It is a chilly Sunday morning as I’m sipping my protein shake and by all means autumn has been ushered in like a lion.  I’ve been going through the inbox in my primary email address, one of three accounts I manage on a daily basis, and it has served as a trip down memory lane.  Most of the stuff I’m deleting, others I am replying to and a select few are getting dragged into appropriately labeled folders for future reference.  This purification program is surely serving to sharpen an introspective focus on all levels in mind, body and spirit.

I awoke this morning feeling well-rested and recollecting a dream in which I’d returned to my former employer.  I felt a sense of pride that they’d asked me back, although as I entered the familiar den of cubicles the reception from co-workers was less than inspired, the drones too consumed in their own misery just as I recall when I had been employed there.  And so my subconscious is clearing away debris not unlike the cells in various systems of my body.  I am reminded that before we can be fully available to move forward in life, we must take out the old to make space for the new.

Yesterday was a bit intense as sadness swept over me.  After visiting my cousin in the hospital, who appears to be recovering nicely all things considered, I returned home feeling sluggish as I laid on the sofa flipping between college football games.  I then noticed cloudy skies give way to some sunlight and was drawn down to the lake where I proceeded to take a long walk along the beach to Sturgeon Point with waves crashing ashore as strong southwest winds prevailed.  I felt as though my burdens were being cleansed and suddenly a smile took hold on my face as I felt my heart open to the possibilities once again.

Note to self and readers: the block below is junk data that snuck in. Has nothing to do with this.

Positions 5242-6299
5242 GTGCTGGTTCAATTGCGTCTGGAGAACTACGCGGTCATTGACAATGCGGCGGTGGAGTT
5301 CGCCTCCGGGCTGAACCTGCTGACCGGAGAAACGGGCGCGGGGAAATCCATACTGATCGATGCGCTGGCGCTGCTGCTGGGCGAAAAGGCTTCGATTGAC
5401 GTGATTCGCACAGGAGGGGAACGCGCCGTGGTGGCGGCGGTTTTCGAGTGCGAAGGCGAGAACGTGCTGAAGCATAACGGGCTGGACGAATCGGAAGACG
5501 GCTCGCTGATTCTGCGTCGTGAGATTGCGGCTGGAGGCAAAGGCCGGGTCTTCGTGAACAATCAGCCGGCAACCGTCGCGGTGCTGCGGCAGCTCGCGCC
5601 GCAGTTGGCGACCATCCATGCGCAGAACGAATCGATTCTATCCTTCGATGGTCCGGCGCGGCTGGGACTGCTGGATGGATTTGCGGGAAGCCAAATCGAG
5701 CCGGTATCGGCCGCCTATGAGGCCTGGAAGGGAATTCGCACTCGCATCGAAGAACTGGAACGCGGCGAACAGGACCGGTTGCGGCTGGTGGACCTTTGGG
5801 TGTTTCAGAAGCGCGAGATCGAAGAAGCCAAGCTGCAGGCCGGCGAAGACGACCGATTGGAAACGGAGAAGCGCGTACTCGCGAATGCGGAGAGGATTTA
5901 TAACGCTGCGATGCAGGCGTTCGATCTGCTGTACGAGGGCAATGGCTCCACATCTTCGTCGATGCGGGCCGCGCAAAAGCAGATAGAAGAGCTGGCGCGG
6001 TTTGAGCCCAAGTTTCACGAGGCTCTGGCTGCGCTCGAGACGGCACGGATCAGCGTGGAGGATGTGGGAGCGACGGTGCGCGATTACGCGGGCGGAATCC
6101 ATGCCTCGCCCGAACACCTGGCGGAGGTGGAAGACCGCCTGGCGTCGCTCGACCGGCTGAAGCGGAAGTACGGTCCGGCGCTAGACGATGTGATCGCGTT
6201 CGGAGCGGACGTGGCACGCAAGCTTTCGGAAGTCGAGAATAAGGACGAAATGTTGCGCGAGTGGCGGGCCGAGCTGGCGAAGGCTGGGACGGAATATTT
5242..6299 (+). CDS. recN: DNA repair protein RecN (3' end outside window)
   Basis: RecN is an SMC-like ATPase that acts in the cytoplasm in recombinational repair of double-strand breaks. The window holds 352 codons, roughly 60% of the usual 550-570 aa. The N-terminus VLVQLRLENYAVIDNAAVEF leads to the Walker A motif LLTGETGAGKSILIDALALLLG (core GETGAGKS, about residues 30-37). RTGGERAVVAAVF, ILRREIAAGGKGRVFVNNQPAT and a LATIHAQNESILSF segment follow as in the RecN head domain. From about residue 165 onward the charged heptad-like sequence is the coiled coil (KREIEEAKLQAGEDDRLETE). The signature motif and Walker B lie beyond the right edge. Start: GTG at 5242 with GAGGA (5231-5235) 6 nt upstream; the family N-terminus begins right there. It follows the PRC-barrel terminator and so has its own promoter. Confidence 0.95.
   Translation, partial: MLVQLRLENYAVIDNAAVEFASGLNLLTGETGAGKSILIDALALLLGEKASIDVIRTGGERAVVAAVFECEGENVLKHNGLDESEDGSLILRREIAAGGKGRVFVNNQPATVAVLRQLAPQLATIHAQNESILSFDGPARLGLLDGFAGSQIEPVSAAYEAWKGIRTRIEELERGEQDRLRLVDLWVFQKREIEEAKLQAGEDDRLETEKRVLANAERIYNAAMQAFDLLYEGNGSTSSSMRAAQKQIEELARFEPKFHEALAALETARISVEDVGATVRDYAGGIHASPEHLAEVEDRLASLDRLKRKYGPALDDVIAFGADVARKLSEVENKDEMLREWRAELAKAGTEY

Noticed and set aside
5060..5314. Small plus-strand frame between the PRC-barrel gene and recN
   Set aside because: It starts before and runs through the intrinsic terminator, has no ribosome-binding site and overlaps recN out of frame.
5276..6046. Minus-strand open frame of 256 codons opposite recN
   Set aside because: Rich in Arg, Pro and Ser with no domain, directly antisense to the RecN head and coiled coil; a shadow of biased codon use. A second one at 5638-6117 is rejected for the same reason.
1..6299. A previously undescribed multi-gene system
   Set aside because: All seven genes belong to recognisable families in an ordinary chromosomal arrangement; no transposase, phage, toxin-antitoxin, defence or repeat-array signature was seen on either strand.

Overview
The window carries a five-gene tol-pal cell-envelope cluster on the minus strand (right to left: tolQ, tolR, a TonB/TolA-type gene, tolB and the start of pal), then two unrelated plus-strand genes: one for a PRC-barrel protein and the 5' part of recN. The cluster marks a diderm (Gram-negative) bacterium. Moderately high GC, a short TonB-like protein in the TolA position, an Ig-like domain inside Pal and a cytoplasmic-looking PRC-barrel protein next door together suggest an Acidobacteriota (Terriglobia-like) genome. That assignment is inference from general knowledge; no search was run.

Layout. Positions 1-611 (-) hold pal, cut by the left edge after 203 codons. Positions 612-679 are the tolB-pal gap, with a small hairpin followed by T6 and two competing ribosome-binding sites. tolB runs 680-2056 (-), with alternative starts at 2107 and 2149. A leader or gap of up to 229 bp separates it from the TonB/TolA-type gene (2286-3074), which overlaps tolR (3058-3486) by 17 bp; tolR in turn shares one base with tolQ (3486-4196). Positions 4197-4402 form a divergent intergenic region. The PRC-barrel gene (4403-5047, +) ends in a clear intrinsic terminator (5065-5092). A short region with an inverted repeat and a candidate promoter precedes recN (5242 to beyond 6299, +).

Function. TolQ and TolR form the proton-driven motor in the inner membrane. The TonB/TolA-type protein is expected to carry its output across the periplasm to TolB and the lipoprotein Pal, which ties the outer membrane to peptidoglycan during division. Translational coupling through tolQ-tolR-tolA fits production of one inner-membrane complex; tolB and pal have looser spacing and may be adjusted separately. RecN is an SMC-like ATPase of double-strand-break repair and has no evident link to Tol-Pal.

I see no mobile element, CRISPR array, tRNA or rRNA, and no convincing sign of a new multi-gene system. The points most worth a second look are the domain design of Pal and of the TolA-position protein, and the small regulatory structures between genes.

I’m reminded on these cleanses just how much we distract ourselves from our emotions, with “comfort food” as a notorious outlet.  When undesirable feelings arise we’ll do anything not to feel it, hence the rampant addictive and self-destructive behavior that has become increasingly commonplace in our modern world.  They’ve diagnosed my cousin’s condition as “depression”, which is simply a persistent sadness, most commonly arising when our attention remains focused on the past, particularly events we perceived as hurtful or even traumatic.  The last few days have provided me ample opportunity to reflect on the past, and as my dreams attest, a clean sweep of my entire being.

In common wealth,


It is not the critic who counts, not the man who points out how the strong man stumbles or where the doer of deeds could have done better. The credit belongs to the man who is actually in the arena, whose face is marred by dust and sweat and blood, who strives valiantly, who errs and comes up short again and again, because there is no effort without error or shortcoming, but who knows the great enthusiasms, the great devotions, who spends himself for a worthy cause; who, at the best, knows in the end the triumph of high achievement, and who, at the worst, if he fails, at least he fails while daring greatly, so that his place shall never be with those cold and timid souls who knew neither victory nor defeat. – Theodore Roosevelt